Sashimi (No 2) – Platter
This was perhaps the most stunning of all the courses. Served in a traditional presentation style of a shared platter, what is pictured is a platter for four people. It also harkens back to the splendour of presentations before the move to individual portions. To individually identify all the fish presented and go through it is beyond the scope of this review, but I will pick out a few of the highlights.
The main feature of the platter was the Rock Lobster (what we wrongly call crayfish in New Zealand). This was served in two ways: raw and pickled. Both were delicious, paired with ponzu (yuzu, soy sauce and other ingredients allowed to develop in flavour for months). The ponzu was relatively light, which was a great pairing with delicate taste of the lobster. The cured lobster was also excellent and much more intense in flavour.
One of the nicest features was the diversity of New Zealand seafood, including snapper, mahurangi oysters, crab and New Zealand salmon. There were also imported seafood like Abalone (interestingly not paua) and Bluefin tuna. The abalone was served with a delicious sauce made from the livers, intensely flavoured and a wonderful contrast to the more mild meat. Unlike the smaller sashimi plate served with the normal degustation menu, I think the seafood made much more sense in context. Most of the fish was wild, not farmed and while we may wonder about the ethics of this, it meant that the fish tended towards a more complex and individual flavour. In that context, the farmed, luxurious fish, such as the Bluefin Tuna and to a lesser extent the salmon, made a lot more sense to me. We still were able as diners to enjoy, the diversity and the complexity of the fish, since only minority of them emphasised texture. Furthermore I find the farmed New Zealand Salmon better than the farmed (Australian) Atlantic Salmon as far as flavour complexity goes and so I think in the context of sashimi, where there should be an emphasis on fresh local fish, it made a great deal of sense.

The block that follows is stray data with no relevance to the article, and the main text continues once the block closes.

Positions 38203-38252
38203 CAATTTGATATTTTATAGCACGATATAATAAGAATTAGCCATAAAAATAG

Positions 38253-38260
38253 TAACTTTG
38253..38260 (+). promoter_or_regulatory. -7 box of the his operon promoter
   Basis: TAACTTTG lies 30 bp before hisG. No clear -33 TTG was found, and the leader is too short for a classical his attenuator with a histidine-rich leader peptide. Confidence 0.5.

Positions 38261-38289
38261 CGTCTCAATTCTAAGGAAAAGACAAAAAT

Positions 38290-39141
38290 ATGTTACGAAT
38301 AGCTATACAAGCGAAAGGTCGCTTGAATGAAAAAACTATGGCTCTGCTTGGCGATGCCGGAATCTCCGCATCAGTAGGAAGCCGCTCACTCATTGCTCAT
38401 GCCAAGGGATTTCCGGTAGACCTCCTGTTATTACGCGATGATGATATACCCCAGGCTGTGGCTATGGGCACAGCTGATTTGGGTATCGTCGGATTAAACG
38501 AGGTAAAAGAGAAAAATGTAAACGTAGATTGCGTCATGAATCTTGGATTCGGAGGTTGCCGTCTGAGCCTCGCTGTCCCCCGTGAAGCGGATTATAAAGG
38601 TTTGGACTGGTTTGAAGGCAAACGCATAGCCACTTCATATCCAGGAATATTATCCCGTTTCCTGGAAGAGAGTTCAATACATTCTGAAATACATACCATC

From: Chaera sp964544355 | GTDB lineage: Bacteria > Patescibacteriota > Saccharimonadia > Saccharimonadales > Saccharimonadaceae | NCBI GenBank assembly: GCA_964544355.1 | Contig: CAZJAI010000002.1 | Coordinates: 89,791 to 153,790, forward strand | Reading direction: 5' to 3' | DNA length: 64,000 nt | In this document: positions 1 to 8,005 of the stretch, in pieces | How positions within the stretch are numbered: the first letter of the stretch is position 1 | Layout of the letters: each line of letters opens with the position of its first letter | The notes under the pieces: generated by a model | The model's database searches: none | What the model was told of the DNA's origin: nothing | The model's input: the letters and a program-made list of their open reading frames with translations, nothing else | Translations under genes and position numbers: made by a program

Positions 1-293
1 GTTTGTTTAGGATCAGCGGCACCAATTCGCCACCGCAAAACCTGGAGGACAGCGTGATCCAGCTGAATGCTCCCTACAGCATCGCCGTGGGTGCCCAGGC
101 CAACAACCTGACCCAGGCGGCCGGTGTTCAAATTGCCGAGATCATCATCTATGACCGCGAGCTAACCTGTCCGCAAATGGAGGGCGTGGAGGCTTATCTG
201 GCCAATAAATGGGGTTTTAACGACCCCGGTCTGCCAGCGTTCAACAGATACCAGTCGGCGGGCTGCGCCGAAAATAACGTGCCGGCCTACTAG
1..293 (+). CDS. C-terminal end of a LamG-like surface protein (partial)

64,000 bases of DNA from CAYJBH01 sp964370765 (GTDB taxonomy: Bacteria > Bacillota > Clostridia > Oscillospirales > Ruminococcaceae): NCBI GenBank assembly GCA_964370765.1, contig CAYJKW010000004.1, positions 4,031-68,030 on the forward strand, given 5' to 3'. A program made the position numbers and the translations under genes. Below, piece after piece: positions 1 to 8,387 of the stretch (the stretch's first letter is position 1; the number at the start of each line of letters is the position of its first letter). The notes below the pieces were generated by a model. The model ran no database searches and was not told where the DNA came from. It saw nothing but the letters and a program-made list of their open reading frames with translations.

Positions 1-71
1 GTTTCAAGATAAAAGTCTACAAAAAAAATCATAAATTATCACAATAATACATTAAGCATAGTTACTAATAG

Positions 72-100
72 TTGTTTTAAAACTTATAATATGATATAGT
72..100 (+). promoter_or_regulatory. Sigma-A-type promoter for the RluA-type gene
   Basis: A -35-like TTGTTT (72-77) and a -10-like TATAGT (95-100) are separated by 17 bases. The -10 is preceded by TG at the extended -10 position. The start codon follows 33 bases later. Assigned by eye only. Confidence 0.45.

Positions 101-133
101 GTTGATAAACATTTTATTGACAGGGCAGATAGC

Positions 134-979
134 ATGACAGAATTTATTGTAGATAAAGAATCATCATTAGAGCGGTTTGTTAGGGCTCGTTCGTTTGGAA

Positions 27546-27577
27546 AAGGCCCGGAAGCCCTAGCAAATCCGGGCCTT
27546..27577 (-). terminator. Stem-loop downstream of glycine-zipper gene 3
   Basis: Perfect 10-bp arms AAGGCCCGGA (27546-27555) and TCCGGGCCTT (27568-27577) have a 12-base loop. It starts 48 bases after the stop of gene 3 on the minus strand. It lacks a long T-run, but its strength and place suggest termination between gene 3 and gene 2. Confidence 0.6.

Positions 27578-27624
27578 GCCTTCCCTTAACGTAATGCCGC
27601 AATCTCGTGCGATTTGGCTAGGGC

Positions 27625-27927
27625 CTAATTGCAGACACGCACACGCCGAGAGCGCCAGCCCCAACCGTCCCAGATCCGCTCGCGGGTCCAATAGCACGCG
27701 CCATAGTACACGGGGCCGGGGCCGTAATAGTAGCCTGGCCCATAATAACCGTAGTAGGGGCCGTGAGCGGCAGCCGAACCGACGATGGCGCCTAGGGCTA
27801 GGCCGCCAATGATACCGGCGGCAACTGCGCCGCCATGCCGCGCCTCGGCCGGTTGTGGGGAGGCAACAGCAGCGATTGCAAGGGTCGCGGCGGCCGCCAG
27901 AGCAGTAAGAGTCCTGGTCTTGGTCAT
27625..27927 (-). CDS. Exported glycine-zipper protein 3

The scampi was perhaps the highlight of the platter. I have never eaten them raw and they were superb, a bit of bite in them and perfectly paired with a little fresh wasabi and ponzu. Another very nice detail was the miso based sauce that was to accompany the cucumber; it was delicious and provided another excellent contrast.
Sashimi is in some ways a hard thing to analyse with our normal haute cuisine glasses on. Ultimately what you are eating is uncooked fish, with some grated wasabi and some pickles. One could level the criticism, that the majority of sashimi preparation is simply shopping and that it is not cooking. I however would disagree with this. Firstly sashimi and sushi, still involve significant technique (sushi especially). Sashimi is about the details, how the fish is cut, the match of the sauces, the quality of the fish chosen and the accompaniments. More importantly perhaps this presupposes certain techniques as superior to others, something I question anyway. Lastly I think rather than resorting to standards of whether the technique involved is complex enough, we should rely on whether the food itself is good. Simply, this was great sashimi, need we look further? The fact is sashimi is not all created equal. I have turned my hand at it, and cutting the fish so as to maximise its texture is not an easy task. It takes a deep understanding of the fish and excellent knife technique. In this sense I really enjoyed the dish, the lavish presentation, the mixture of textures, some crunchy, some supple, some a little chewy, all combined to make a wonderful dish.
Prawns are difficult to deal with in New Zealand because we do not have warm enough waters to really make our prawns commercially viable or of good enough quality. As a result we import our prawns. The difficulty here is that you have two options. Firstly freeze them as soon as they are caught in order to maintain freshness and thereby stop deterioration, but in doing so you reduce the quality, because they have been frozen; or you can pack them in ice and rush them into market and serve them as quickly as possible. This latter option has problems because shrimp quality degrades, very quickly. The result is, we will almost never have truly amazing shrimp in New Zealand. It seems however that Paradise prawns from New Caledonia are gaining popularity and as I discussed in my review of Kazuya, they can be excellent, although perhaps never as good as a truly fresh one. I state this from the outset, because I appreciate the difficulties of trying to serve fresh prawns and shrimp in New Zealand.